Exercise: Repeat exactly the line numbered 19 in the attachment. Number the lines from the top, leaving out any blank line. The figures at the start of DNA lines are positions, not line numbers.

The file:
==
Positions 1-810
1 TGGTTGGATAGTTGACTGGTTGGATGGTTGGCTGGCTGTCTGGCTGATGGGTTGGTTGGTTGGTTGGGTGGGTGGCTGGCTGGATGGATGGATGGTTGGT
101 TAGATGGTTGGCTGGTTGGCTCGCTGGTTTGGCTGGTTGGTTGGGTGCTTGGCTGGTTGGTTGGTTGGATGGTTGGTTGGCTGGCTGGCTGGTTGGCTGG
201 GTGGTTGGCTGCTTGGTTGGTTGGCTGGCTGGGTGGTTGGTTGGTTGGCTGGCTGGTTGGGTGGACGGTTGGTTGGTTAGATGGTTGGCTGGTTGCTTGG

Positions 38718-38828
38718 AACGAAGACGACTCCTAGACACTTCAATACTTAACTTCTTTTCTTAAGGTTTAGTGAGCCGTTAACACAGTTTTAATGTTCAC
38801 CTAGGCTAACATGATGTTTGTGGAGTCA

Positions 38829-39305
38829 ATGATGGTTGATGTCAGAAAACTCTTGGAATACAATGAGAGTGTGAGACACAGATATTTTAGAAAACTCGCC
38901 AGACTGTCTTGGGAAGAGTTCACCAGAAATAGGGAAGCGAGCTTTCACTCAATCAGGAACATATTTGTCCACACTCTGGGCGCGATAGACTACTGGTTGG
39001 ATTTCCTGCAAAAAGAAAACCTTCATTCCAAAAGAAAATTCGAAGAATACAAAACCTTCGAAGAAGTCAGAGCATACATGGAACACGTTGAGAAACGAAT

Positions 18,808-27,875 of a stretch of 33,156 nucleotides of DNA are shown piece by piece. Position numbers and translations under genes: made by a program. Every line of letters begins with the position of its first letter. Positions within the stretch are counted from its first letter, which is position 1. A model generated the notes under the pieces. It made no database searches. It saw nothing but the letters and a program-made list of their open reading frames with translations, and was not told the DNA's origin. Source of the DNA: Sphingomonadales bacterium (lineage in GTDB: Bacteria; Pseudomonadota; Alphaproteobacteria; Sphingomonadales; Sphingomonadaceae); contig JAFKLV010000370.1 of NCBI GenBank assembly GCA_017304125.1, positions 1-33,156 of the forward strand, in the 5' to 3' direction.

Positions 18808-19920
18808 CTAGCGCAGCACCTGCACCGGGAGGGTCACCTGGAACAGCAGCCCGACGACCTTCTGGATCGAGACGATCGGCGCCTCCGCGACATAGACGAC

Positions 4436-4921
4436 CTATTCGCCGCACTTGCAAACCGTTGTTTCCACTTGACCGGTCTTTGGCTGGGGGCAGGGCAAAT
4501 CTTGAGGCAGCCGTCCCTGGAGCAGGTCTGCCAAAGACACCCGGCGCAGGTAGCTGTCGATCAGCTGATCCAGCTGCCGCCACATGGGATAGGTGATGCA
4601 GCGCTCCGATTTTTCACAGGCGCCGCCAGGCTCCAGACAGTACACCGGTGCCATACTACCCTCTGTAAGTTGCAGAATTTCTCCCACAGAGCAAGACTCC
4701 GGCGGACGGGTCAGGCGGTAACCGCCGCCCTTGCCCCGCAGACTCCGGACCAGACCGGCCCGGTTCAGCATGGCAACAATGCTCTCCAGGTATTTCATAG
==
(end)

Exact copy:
4701 GGCGGACGGGTCAGGCGGTAACCGCCGCCCTTGCCCCGCAGACTCCGGACCAGACCGGCCCGGTTCAGCATGGCAACAATGCTCTCCAGGTATTTCATAG